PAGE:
The Harvard Classics, Volume 49, Epic and Saga eBook

This eBook from the Gutenberg Project consists of approximately 131 pages of information about The Harvard Classics, Volume 49, Epic and Saga.

* * * * *

“Rise up, then, ye champions!” says Ingcel, “and get you on to the house!”

With that the reavers march to the Hostel, and made a murmur about it.

“Silence a while!” says Conaire, “what is this?”

“Champions at the house,” says Conall Cernach.

“There are warriors for them here,” answers Conaire.

“They will be needed tonight,” Conall Cernach rejoins.

Then went Lomna Druth before the host of reavers into the Hostel.  The doorkeepers struck off his head.  Then the head was thrice flung into the Hostel, and thrice cast out of it, as he himself had foretold.

Then Conaire himself sallies out of the Hostel together with some of his people, and they fight a combat with the host of reavers, and six hundred fell by Conaire before he could get to his arms.  Then the Hostel is thrice set on fire, and thrice put out from thence:  and it was granted that the Destruction would never have been wrought had not work of weapons been taken from Conaire.

Thereafter Conaire went to seek his arms, and he dons his battle-dress, and falls to plying his weapons on the reavers, together with the band that he had.  Then, after getting his arms, six hundred fell by him in his first encounter.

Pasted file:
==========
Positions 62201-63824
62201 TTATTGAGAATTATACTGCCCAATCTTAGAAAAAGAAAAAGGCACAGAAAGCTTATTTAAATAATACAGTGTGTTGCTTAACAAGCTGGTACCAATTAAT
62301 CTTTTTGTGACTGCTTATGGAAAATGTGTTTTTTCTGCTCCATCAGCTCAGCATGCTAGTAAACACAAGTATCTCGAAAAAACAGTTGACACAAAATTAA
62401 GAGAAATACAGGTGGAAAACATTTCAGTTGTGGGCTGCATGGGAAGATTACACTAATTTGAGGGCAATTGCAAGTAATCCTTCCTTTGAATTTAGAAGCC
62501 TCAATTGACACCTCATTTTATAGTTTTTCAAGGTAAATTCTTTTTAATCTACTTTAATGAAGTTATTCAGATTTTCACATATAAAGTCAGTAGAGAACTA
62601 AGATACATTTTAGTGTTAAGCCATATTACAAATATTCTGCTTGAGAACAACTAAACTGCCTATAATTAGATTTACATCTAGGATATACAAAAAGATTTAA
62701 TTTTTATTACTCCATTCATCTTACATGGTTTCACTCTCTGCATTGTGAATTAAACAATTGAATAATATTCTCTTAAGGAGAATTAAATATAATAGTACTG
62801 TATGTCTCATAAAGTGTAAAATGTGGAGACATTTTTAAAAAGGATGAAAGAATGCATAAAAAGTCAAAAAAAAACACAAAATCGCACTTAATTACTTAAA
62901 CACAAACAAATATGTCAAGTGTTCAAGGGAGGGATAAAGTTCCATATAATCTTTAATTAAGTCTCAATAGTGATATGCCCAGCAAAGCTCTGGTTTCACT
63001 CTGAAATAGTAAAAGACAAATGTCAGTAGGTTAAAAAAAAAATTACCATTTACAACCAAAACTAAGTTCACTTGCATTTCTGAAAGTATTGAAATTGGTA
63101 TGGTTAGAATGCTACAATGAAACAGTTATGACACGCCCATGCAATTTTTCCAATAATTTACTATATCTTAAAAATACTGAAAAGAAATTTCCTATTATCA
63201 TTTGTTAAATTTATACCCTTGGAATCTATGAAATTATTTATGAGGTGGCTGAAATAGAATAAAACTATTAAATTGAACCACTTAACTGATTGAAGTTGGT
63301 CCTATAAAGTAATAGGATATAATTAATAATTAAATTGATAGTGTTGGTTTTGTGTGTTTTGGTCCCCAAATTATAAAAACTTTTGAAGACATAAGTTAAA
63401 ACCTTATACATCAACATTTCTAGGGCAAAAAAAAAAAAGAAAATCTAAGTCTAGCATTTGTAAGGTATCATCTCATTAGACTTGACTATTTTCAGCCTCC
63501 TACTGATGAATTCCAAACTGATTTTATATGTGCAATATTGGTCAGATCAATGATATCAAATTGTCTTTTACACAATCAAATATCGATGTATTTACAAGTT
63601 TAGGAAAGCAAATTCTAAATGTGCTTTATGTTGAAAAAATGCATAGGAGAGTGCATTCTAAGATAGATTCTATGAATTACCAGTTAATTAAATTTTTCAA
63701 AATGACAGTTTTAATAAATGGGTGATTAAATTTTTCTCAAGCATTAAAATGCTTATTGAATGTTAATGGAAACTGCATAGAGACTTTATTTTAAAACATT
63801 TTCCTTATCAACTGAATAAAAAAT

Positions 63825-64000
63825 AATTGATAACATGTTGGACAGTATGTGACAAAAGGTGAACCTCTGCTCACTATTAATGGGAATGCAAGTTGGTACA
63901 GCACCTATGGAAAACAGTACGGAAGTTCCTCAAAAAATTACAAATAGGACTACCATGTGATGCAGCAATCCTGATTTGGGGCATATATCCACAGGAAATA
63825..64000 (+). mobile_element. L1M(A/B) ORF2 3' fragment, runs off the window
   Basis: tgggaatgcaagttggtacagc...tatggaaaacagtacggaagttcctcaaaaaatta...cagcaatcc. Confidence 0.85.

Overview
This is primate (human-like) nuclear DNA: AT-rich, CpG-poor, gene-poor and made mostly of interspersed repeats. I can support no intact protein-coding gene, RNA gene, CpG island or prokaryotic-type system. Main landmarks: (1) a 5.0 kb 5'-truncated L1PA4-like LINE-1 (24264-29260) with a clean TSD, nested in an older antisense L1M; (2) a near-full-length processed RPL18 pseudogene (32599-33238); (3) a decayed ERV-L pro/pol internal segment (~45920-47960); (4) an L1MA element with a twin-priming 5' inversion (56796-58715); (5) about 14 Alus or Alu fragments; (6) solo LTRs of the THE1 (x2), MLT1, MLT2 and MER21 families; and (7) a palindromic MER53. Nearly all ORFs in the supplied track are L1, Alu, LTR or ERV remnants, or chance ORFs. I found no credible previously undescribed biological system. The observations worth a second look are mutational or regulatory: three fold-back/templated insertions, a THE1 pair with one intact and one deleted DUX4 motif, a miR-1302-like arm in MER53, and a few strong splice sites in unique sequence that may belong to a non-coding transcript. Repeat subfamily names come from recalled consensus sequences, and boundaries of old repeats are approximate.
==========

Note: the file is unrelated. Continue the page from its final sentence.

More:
After this the reavers were routed.  “I have told you,” says Fer rogain son of Donn Desa, “that if the champions of the men of Erin and Alba attack Conaire at the house, the Destruction will not be wrought unless Conaire’s fury and valour be quelled.”

“Short will his time be,” say the wizards along with the reavers.  This was the quelling they brought, a scantness of drink that seized him.

Thereafter Conaire entered the house, and asked for a drink.

“A drink to me, O master Mac cecht!” says Conaire.

Says Mac cecht:  “This is not the order that I have hitherto had from thee, to give thee a drink.  There are spencers and cupbearers who bring drink to thee.  The order I have hitherto had from thee is to protect thee when the champions of the men of Erin and Alba may be attacking thee around the Hostel.  Thou wilt go safe from them, and no spear shall enter thy body.  Ask a drink of thy spencers and thy cupbearers.”

Then Conaire asked a drink of his spencers and his cupbearers who were in the house.

“In the first place there is none,” they say; “all the liquids that had been in the house have been spilt on the fires.”

The cupbears found no drink for him in the Dodder (a river), and the Dodder had flowed through the house.

Then Conaire again asked for a drink.  “A drink to me, O fosterer, O Mac cecht!  ’Tis equal to me what death I shall go to, for anyhow I shall perish.”

Then Mac cecht gave a choice to the champions of valour of the men of Erin who were in the house, whether they cared to protect the King or to seek a drink for him.

Copyrights
Project Gutenberg
The Harvard Classics, Volume 49, Epic and Saga from Project Gutenberg. Public domain.
Follow Us on Facebook